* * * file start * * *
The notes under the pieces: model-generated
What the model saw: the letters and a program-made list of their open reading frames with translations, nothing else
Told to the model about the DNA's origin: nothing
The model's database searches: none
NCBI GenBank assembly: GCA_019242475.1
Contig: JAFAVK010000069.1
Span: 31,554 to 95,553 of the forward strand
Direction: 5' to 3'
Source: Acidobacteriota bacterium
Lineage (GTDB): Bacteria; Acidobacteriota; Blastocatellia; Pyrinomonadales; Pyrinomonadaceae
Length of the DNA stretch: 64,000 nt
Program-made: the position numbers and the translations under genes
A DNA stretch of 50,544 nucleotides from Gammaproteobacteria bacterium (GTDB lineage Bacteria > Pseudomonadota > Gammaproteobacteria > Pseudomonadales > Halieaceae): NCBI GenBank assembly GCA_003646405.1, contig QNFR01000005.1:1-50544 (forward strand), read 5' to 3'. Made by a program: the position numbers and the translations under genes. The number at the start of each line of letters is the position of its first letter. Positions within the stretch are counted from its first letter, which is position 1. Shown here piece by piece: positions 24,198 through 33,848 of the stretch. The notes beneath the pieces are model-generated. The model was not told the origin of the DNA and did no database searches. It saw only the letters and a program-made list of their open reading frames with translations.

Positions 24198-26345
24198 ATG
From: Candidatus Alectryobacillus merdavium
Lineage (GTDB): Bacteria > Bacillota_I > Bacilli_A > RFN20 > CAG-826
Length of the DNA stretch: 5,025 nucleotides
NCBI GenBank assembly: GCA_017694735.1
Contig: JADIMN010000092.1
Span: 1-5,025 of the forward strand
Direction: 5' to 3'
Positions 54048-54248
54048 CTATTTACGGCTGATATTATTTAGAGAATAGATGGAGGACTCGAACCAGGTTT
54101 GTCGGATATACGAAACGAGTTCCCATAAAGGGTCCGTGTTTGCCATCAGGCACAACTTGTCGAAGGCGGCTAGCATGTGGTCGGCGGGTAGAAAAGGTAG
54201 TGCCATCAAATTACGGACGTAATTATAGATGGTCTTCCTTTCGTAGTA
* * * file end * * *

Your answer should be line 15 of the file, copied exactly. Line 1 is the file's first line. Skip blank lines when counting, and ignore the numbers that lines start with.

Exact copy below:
24198 ATG